OPINION: Swiss government must act so families are not afraid to turn heating on this winter

Fearing a winter of discontent, governments all over Europe are moving to cushion the impact of surging energy prices. Swiss households have been told they should be able to handle the situation without hardship. Clare O’Dea asks whether this is realistic.

OPINION: Swiss government must act so families are not afraid to turn heating on this winter
This picture taken on September 24, 2019 from the top of the Saleve mountain shows the public lighting of the Greater Geneva. (Photo by FABRICE COFFRINI / AFP)

While other European countries are responding urgently to the cost-of-living crisis with direct payments and price caps, the Swiss have been told to put the lids on their saucepans when cooking.

It really is the case that an energy efficiency campaign is the extent of government intervention so far. That’s if you don’t count emergency credit to the tune of billions of francs made available to the country’s largest power companies this month.

READ ALSO: What the Swiss government is asking you to do to save energy

There is now a financial safety net in place for the power sector but nothing yet for the country’s more vulnerable families, facing the dual challenge of rising inflation and energy bills. Hopes are now pinned on a decision next month. The government has promised to review the situation after its energy price task force has reported back.

Electricity operators announced their new pricing structure for electricity in 2023 on August 31, showing a greatly varying pricing patchwork depending on location. The increase for a typical household is calculated to be 27 percent, corresponding to an annual bill of 1,215 francs, or 261 more than the current level.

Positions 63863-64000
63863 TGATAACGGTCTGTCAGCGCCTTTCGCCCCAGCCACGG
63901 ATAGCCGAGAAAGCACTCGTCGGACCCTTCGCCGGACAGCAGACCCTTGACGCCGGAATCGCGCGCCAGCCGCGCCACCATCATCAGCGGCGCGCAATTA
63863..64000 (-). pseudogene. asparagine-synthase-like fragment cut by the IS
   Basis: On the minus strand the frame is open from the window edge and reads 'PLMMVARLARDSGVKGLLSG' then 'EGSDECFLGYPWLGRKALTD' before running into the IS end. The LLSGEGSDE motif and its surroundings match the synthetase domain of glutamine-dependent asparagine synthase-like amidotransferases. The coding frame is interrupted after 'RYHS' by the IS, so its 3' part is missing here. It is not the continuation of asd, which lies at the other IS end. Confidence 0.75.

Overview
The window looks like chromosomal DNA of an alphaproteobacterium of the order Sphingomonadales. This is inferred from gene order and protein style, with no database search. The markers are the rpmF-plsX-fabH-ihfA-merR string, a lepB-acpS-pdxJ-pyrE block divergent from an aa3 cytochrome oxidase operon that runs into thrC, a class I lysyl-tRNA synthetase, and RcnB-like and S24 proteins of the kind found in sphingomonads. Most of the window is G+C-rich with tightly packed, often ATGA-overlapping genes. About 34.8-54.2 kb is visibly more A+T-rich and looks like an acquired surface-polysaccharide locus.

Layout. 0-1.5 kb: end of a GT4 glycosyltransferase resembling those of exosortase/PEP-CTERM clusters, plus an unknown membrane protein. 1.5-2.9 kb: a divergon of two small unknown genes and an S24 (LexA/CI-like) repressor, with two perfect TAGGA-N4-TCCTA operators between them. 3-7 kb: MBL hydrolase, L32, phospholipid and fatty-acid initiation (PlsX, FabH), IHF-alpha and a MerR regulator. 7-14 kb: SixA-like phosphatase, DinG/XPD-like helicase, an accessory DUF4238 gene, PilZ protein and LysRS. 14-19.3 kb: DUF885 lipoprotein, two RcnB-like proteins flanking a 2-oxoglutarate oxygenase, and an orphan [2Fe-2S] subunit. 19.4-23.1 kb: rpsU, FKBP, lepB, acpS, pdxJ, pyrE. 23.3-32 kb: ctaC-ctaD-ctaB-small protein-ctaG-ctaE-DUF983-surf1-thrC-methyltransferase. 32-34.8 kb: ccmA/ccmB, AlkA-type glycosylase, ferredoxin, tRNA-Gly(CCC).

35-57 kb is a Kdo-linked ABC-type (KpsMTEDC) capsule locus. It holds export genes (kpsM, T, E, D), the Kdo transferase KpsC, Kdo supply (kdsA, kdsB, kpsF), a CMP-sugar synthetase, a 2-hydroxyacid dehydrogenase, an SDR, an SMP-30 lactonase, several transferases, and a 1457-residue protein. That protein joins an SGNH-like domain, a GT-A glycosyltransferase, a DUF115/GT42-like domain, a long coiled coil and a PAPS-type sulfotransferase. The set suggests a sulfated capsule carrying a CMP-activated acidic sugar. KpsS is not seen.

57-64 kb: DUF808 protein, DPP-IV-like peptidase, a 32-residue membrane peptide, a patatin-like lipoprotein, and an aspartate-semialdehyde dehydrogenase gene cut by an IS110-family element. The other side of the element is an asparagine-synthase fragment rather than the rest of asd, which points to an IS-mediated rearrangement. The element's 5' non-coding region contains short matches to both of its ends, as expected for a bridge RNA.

READ ALSO: Swiss government confirms ‘sharp increase’ in electricity prices

Not that dramatic, you might think, until you look into the massive differences at a local level. Providers who don’t produce their own kilowatts are in the expensive situation of having to purchase all their electricity at historically high prices and pass those on to customers.

It is little comfort to know that the national average is 27 percent when you are unlucky enough to live somewhere like Churwalden, Graubünden or Aarberg, Bern, where the increase is twice that rate. As domestic customers are tied to their local provider, there is no alternative for those caught in bizarrely high price hikes. Rates per kilowatt hour vary dramatically, as this official interactive map shows.

The figure of 250 francs monthly has been thrown around by different political parties, either as a direct payment or tax break. However, a universal payment makes little sense, given the differences in income and prices. Therefore, any state or cantonal help should be as targeted as possible.

This will be a tough winter for those on a tight budget, with price increases across the board and inflation at 3.5 percent. Not only energy prices but the cost of petrol and diesel, health insurance, mortgage repayments or rent, household goods and food will continue to increase in 2023.

Although Swiss consumers are better off than those in some of the worst-hit European countries, notably the United Kingdom, where energy prices have tripled and inflation has reached 10 percent, lower-income households will still need some state aid. And they are still waiting for reassurance from the government.

Switzerland’s electricity grid is intertwined with Europe’s. Image by Michael Schwarzenberger from Pixabay

Despite being one of the world’s most successful economies, one in seven people in Switzerland live in poverty or is at risk of poverty. As pointed out by the charity Caritas, additional monthly expenses of 50 or 100 francs can create serious problems for people who are just scraping by.